Perlin Noise, you’d almost think it’s a punk rock band name.

The above are all references to nature. But I’m schooled as an artist so I immediately get ideas about how to adapt Perlin Noise to art. And one of my favourite adaptations I made a couple of years ago is a synthesis of Perlin Noise with the painting “Lozenge Composition with Two Lines” of Piet Mondrian from 1931.

The code for this tiny sketch is based around two principles: a `setInterval`

set to be called in a 30 fps frequency (1000ms / 30), and the Perlin Noise implementation. Each frame the coordinates in the call to the `ImprovedNoise.noise(x,y,z)`

function should be incremented a little to progress the noise and actually see the effect of the smoothness.

Continuous calls like these will result in the same value over and over again: `ImprovedNoise.noise(0.1,0,0)`

will output something like `0.09144000000000001`

. But when you increment the x-coordinate on each call, you will get different random values, but in randomness relatively close to the former output value:

```
> ImprovedNoise.noise(0.1,0,0)
0.09144000000000001
> ImprovedNoise.noise(0.1001,0,0)
0.0915156783954012
> ImprovedNoise.noise(0.1002,0,0)
0.0915913135632192
> ImprovedNoise.noise(0.1003,0,0)
0.09166690547589719
```

And yes, there’s already a very good (but old) NPM package covering the different noise variations that Ken Perlin designed, but the below code stays closest to his reference implementation and should as such be seen: a reference implementation in JavaScript (because I can).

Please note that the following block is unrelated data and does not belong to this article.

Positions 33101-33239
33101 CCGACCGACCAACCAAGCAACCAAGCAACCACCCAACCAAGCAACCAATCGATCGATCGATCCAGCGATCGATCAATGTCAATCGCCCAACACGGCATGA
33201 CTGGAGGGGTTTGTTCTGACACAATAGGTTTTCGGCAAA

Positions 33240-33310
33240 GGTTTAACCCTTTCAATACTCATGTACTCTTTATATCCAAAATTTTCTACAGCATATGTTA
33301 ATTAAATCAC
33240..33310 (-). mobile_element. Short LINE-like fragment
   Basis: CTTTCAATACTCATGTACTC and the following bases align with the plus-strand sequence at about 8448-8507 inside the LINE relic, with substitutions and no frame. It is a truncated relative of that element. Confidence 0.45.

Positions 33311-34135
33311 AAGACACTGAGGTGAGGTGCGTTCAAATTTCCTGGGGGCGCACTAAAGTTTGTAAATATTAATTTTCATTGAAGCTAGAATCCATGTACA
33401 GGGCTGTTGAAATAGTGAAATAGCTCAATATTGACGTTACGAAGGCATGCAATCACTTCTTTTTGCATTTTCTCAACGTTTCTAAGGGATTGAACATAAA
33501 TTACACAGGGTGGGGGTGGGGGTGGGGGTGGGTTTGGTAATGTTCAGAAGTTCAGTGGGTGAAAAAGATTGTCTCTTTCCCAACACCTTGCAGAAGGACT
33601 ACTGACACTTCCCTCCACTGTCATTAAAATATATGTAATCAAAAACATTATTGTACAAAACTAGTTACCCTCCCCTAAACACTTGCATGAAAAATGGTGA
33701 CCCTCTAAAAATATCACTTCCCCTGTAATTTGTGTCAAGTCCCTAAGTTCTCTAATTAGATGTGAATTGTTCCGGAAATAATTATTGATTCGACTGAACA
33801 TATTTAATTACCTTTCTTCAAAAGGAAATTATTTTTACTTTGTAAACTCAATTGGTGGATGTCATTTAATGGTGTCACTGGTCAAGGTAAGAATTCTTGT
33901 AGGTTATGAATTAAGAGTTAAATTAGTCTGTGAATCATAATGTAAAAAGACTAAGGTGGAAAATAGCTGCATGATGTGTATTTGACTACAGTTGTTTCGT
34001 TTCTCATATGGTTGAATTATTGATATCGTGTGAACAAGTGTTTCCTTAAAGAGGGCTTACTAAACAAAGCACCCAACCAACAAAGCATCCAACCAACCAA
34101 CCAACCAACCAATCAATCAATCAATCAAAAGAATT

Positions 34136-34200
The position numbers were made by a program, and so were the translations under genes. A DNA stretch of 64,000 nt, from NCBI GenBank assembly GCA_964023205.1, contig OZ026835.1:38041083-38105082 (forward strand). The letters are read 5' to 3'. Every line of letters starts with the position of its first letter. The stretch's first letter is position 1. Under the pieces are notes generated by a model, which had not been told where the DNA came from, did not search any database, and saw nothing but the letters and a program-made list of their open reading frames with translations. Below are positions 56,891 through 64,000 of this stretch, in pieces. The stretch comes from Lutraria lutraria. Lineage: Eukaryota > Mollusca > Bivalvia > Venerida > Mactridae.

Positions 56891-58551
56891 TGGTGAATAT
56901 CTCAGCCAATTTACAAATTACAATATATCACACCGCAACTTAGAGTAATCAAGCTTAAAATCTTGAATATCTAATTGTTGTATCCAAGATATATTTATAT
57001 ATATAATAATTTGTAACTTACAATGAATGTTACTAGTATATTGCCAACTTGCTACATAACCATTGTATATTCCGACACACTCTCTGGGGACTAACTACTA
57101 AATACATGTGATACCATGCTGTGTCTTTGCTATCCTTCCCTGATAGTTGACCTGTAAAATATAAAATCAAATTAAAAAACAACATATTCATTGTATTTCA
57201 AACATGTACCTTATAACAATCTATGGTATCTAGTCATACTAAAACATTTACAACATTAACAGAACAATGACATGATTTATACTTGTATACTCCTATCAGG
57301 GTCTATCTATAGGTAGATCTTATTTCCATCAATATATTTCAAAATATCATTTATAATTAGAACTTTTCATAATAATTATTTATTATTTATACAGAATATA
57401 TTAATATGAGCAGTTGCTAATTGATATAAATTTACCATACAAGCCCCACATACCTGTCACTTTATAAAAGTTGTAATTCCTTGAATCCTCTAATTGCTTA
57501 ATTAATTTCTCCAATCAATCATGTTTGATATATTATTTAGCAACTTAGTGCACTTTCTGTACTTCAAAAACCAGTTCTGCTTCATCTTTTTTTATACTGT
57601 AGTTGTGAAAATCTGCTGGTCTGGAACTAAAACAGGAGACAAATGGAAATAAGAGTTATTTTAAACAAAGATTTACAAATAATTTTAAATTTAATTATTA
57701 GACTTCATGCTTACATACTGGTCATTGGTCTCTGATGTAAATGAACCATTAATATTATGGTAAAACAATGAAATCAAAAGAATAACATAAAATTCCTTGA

```
// JAVSCRIPT IMPLEMENTATION OF IMPROVED NOISE - COPYRIGHT 2002 KEN PERLIN.
const p = new Array(512);
const permutation = [
151, 160, 137, 91, 90, 15, 131, 13, 201, 95, 96, 53, 194, 233, 7, 225, 140,
36, 103, 30, 69, 142, 8, 99, 37, 240, 21, 10, 23, 190, 6, 148, 247, 120, 234,
75, 0, 26, 197, 62, 94, 252, 219, 203, 117, 35, 11, 32, 57, 177, 33, 88, 237,
149, 56, 87, 174, 20, 125, 136, 171, 168, 68, 175, 74, 165, 71, 134, 139, 48,
27, 166, 77, 146, 158, 231, 83, 111, 229, 122, 60, 211, 133, 230, 220, 105,
92, 41, 55, 46, 245, 40, 244, 102, 143, 54, 65, 25, 63, 161, 1, 216, 80, 73,
209, 76, 132, 187, 208, 89, 18, 169, 200, 196, 135, 130, 116, 188, 159, 86,
164, 100, 109, 198, 173, 186, 3, 64, 52, 217, 226, 250, 124, 123, 5, 202, 38,
147, 118, 126, 255, 82, 85, 212, 207, 206, 59, 227, 47, 16, 58, 17, 182, 189,
28, 42, 223, 183, 170, 213, 119, 248, 152, 2, 44, 154, 163, 70, 221, 153, 101,
155, 167, 43, 172, 9, 129, 22, 39, 253, 19, 98, 108, 110, 79, 113, 224, 232,
178, 185, 112, 104, 218, 246, 97, 228, 251, 34, 242, 193, 238, 210, 144, 12,
191, 179, 162, 241, 81, 51, 145, 235, 249, 14, 239, 107, 49, 192, 214, 31,
181, 199, 106, 157, 184, 84, 204, 176, 115, 121, 50, 45, 127, 4, 150, 254,
138, 236, 205, 93, 222, 114, 67, 29, 24, 72, 243, 141, 128, 195, 78, 66, 215,
61, 156, 180,
];
for (let i = 0; i < 256; i++) {
p[256 + i] = p[i] = permutation[i];
}
const fade = (t) => {
return t * t * t * (t * (t * 6 - 15) + 10);
};
const lerp = (t, a, b) => {
return a + t * (b - a);
};
const grad = (hash, x, y, z) => {
const h = hash & 15;
const u = h < 8 ? x : y,
v = h < 4 ? y : h == 12 || h == 14 ? x : z;
return ((h & 1) == 0 ? u : -u) + ((h & 2) == 0 ? v : -v);
};
class ImprovedNoise {
static noise(x, y, z) {
const X = Math.floor(x) & 255,
Y = Math.floor(y) & 255,
Z = Math.floor(z) & 255;
x -= Math.floor(x);
y -= Math.floor(y);
z -= Math.floor(z);
const u = fade(x),
v = fade(y),
w = fade(z);
const A = p[X] + Y,
AA = p[A] + Z,
AB = p[A + 1] + Z,
B = p[X + 1] + Y,
BA = p[B] + Z,
BB = p[B + 1] + Z;
return lerp(
w,
lerp(
v,
lerp(u, grad(p[AA], x, y, z), grad(p[BA], x - 1, y, z)),
lerp(u, grad(p[AB], x, y - 1, z), grad(p[BB], x - 1, y - 1, z))
),
lerp(
v,
lerp(u, grad(p[AA + 1], x, y, z - 1), grad(p[BA + 1], x - 1, y, z - 1)),
lerp(
u,
grad(p[AB + 1], x, y - 1, z - 1),
grad(p[BB + 1], x - 1, y - 1, z - 1)
)
)
);
}
}
```